Tuesday, November 23, 2010

Happy Thanksgiving!

Happy Thanksgiving blog-readers!

Hope you have a wonderful day. I will be learning new tricks in the kitchen, and hopefully sharing them with you once I've worked the kinks out of them.

Eat well and remember to thank your chef, whoever it may be!

Thursday, November 18, 2010

Sloppy Joes (not from a can)

I am not here to knock Manwich in a can. It was that stuff that first turned me on to the greatness that is Sloppy Joes. Sloppy Joes are one of two things from my childhood visits to the neighbors' that I seriously thought (and still think) were (and are) some of the best things ever created to ingest, those being Sloppy Joes and Dr. Pepper. Every time I eat a Manwich or drink a Dr. P I am instantly transported to the neighbors' living room, where I frequently sat on their nice leather couch watching Price is Right. Man, that was the life. (Hi Rebecca!)

But anyway. I wanted to learn how to make Sloppy Joes, and I didn't want to have to go hunt for a can of Manwich at the very rare grocery stores that carry labels around here every time I want them. So I found a few recipes, and streamlined them all. And I finally perfected "my recipe," so I want to share it with you. It includes ingredients I always keep in my pantry, so it's pretty perfect for that cold night that you want something easy to make that will keep you warm. Kind of like tonight actually. Too bad I already had Sloppy Joes three days ago. Sigh.

Un-Canned Sloppy Joes

1-1 and a 1/2 lbs ground turkey (or beef if you can tell the difference)
A little olive oil
1 small diced onion
2 cloves of minced garlic
1/2 c ketchup
2 c tomato sauce (1 can)
1 Tbsp Worcestershire Sauce
1 Tbsp Red Wine Vinegar
2 Tbsp Brown Sugar
1/2 tsp of dried thyme
A pinch of cayenne pepper or chili powder
Salt and black pepper
6 hamburger buns, toasted

You'll want a deep skillet for this, because it will need to hold all of the delicious Sloppy Joe Sauce as well as the turkey. First, brown the turkey in olive oil. You should use a wooden spoon or something hard to break it up as it cooks. Once it is cooked through, and all the liquid is cooked off (if there is still liquid and it's cooked through, you can drain the meat; this step will be necessary if you use beef) add the onions and garlic and cook for a minute or two. Turn heat down to low and add all the rest of ingredients, minus the salt and pepper. Stir everything all together and leave heat on low, so that the liquid comes to a simmer. Let simmer for about 20 minutes, stirring occasionally to make sure the heat is spread evenly. It should look like this:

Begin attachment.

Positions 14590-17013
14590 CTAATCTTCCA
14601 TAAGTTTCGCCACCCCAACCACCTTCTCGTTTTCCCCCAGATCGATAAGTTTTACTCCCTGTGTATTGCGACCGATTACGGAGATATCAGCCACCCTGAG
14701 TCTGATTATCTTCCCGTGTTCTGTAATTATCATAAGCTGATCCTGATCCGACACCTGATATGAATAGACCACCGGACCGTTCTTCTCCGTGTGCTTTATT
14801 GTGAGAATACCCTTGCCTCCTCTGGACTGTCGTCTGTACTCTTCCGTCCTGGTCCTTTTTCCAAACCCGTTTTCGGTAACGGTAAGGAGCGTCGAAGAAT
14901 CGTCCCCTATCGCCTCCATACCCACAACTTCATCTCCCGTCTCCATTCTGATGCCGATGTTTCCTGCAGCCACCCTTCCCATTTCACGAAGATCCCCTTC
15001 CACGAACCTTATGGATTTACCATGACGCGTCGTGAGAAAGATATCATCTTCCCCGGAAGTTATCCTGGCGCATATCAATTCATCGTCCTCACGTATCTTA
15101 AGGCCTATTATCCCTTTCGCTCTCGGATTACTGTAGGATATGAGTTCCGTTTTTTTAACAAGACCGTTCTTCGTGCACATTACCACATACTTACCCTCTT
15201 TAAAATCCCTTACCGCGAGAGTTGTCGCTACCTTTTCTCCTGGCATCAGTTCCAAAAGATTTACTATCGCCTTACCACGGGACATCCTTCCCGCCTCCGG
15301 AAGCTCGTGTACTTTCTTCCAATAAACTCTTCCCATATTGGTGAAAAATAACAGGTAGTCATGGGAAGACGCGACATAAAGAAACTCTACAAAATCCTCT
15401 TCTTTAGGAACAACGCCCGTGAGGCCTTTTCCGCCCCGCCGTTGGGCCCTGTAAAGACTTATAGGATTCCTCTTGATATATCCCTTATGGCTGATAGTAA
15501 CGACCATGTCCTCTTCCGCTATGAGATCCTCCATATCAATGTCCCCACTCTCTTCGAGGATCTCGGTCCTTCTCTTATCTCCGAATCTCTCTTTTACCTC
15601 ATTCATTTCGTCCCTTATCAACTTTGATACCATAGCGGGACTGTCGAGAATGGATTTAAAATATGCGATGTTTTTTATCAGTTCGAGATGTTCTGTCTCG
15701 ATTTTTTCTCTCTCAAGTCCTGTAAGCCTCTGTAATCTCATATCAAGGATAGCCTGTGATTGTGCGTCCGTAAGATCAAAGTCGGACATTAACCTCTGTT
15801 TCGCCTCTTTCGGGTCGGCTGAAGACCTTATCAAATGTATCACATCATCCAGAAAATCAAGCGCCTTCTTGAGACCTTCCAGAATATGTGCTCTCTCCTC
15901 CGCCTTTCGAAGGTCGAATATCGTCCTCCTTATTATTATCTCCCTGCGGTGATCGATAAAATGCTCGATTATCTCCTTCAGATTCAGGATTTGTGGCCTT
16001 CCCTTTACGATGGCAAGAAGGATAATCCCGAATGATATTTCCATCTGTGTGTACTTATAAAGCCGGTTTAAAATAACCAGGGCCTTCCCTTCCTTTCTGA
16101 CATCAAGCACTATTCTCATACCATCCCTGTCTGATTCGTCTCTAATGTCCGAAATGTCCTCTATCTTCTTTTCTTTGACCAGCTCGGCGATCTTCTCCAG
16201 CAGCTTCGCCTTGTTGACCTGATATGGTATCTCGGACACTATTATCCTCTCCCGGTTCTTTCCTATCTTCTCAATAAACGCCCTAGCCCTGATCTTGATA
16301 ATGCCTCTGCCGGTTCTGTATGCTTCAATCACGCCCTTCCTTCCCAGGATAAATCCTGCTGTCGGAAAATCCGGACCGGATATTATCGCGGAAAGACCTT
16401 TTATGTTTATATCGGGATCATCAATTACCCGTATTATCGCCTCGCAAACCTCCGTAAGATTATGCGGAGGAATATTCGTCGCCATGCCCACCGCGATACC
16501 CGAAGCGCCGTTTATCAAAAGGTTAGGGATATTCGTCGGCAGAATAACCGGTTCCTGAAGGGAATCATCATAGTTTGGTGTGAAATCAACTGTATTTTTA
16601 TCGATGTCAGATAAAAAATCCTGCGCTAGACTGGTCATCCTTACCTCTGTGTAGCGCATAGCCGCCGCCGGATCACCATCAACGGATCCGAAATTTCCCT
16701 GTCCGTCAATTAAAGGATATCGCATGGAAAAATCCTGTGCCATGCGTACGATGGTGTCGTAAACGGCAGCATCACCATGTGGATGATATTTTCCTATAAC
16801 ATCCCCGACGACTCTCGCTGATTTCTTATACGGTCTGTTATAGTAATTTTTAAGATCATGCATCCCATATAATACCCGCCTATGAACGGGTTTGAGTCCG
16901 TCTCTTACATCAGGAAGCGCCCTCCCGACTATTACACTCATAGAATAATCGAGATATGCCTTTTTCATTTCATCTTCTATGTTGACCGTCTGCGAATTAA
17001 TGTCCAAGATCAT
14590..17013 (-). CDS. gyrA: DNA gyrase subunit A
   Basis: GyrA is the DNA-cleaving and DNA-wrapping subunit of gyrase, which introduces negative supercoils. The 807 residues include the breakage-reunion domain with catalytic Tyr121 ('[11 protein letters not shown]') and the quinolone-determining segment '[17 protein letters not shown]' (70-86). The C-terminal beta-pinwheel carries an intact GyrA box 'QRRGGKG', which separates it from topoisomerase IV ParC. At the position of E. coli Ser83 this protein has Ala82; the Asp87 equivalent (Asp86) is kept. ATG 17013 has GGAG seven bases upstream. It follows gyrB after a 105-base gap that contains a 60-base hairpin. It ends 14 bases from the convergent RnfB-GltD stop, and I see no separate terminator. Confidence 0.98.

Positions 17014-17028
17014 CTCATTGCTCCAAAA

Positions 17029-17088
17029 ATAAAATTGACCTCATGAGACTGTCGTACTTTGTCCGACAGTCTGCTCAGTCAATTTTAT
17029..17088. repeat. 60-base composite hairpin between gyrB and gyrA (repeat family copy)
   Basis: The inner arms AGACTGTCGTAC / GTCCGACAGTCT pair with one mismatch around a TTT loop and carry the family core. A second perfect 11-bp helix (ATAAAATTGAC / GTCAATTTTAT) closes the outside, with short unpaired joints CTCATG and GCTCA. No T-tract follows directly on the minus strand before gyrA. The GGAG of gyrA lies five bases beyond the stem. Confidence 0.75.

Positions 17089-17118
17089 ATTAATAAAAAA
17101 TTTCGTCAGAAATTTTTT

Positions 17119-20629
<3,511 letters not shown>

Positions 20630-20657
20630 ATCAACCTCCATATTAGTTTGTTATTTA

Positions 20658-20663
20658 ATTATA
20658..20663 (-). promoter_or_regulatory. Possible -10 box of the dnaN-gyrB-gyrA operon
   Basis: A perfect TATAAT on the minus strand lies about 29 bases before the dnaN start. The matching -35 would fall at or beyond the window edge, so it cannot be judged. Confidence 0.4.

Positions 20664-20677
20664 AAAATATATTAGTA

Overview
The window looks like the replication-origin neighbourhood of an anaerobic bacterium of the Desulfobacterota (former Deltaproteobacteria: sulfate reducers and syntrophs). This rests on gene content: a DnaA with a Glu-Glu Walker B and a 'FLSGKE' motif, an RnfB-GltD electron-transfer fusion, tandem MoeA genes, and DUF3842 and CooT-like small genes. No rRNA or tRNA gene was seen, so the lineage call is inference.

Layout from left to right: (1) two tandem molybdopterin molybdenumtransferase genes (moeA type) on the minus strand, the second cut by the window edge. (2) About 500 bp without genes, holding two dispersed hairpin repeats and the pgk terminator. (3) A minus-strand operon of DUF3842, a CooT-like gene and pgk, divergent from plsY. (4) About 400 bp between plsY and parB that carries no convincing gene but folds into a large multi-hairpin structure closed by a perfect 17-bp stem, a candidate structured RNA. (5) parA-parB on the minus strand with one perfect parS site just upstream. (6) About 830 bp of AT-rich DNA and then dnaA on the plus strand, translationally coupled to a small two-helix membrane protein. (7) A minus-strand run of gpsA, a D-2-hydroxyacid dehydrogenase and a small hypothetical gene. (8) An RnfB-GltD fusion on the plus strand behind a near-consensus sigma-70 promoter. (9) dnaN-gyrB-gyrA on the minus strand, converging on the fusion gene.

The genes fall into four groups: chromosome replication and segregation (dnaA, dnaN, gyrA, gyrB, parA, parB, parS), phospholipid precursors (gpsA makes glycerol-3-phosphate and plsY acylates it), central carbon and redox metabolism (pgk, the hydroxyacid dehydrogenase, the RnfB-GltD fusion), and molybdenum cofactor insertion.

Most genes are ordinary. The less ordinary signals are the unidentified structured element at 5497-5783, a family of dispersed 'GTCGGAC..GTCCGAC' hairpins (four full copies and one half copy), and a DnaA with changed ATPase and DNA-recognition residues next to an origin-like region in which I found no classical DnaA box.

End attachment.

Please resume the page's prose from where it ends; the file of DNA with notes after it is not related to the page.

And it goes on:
Turn your oven to 350, put buns on a cookie sheet, and toast them up (about 5-7 minutes should do the trick). After the 20 minutes of simmering, taste the Sloppy Joes. If the mixture tastes vinegary still, leave to simmer another five minutes. Once the vinegar taste is gone, add salt and pepper to your liking. I usually put a few shakes of pepper, and 1/2 tsp of salt to counter the sweetness. Scoop onto buns and serve (don't forget napkins)!

Just as easy as using a can I think. The only trick is making sure the vinegar cooks off, so taste it! It's always a good rule with slow cooking things like this. Oh, and also, don't leave your buns to burn in the oven. Believe me, burnt buns do not work well with Sloppy Joes. I've tried it. Enjoy!

Sunday, November 7, 2010

Good Stuffed Chicken

Well, after that last blog, I am opting for something a little bit healthier (and more simple) for this next post. Today, stuffed chicken! I know I know, you are thinking of the bland wedding/banquet staple that no one really likes but everyone tolerates. Not so! Stuffed chicken might not seem exciting because of its bad rep, but it is! You can design it to your liking, and make it healthy and delicious. There is so much you can do with stuffed chicken, and it requires relatively little attention. All the work is in the preparation, so it is a great thing to have when guests come over. The prep work will take about 45 minutes, and the cooking about 20-30 more.

My classic stuffed chicken is filled with a mushroom stuffing. Because the base is vegetables cooked in olive oil, and there is no cheese involved, it is tasty but good for you. Here's the recipe:

Stuffed Chicken, Mushroom style

4 boneless skinless chicken breasts (cut off any fatty or gross parts around edges)